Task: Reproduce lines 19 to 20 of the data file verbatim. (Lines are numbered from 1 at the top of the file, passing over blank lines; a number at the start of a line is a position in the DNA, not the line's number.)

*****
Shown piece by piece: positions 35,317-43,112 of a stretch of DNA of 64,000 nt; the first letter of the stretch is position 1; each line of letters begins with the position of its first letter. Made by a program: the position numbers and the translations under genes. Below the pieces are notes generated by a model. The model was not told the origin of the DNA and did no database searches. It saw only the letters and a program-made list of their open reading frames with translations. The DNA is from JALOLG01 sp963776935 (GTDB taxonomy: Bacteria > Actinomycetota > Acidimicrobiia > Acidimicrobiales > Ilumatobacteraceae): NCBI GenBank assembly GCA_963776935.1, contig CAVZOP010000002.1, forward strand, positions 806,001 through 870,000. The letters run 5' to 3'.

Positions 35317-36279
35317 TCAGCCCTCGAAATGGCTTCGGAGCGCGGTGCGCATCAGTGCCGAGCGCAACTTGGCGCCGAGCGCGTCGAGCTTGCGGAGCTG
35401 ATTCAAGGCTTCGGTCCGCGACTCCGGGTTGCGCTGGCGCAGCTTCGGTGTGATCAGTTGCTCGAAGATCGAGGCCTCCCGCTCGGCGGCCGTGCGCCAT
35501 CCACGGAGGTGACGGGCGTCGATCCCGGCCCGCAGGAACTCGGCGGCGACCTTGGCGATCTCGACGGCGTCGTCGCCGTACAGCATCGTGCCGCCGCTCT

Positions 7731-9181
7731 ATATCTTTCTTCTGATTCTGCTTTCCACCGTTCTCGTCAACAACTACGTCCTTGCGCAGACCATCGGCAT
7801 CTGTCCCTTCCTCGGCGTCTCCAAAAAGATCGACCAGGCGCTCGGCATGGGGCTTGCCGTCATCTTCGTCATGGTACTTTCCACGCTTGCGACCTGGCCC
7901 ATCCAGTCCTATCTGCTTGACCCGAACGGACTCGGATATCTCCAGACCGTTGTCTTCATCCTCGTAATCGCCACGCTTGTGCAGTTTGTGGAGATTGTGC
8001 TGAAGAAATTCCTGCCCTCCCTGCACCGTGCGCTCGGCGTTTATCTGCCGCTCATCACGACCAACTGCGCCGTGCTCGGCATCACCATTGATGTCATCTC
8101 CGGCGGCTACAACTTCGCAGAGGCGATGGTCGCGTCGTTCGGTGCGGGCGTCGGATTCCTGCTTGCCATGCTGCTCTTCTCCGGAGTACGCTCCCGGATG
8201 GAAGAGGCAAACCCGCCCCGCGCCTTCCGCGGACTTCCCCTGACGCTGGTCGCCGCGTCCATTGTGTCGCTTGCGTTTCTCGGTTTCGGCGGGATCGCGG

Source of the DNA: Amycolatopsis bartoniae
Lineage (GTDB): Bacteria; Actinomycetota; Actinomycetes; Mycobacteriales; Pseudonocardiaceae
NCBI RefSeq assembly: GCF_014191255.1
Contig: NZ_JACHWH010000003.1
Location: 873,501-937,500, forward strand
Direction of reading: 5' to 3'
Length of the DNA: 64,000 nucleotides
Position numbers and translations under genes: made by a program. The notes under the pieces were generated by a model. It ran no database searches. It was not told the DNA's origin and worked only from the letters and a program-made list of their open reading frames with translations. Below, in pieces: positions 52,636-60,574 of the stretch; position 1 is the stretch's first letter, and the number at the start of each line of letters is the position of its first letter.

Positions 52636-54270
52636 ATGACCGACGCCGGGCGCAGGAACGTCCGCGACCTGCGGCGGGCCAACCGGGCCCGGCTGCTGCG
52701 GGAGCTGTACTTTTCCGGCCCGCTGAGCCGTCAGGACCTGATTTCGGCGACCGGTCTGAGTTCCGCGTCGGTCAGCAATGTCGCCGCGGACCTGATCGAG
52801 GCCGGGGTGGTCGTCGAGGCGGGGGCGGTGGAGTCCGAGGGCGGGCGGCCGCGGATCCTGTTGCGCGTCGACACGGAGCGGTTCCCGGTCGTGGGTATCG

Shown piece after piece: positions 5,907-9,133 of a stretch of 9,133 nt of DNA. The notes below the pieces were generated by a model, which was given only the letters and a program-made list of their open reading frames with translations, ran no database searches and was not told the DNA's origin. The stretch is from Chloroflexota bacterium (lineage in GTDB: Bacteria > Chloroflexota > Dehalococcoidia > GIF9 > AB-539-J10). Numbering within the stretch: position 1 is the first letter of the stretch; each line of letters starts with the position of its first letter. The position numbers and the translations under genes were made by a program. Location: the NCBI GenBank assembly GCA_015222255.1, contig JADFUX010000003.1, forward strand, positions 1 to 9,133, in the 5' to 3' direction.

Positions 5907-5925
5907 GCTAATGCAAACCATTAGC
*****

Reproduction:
Length of the DNA: 64,000 nucleotides
Position numbers and translations under genes: made by a program. The notes under the pieces were generated by a model. It ran no database searches. It was not told the DNA's origin and worked only from the letters and a program-made list of their open reading frames with translations. Below, in pieces: positions 52,636-60,574 of the stretch; position 1 is the stretch's first letter, and the number at the start of each line of letters is the position of its first letter.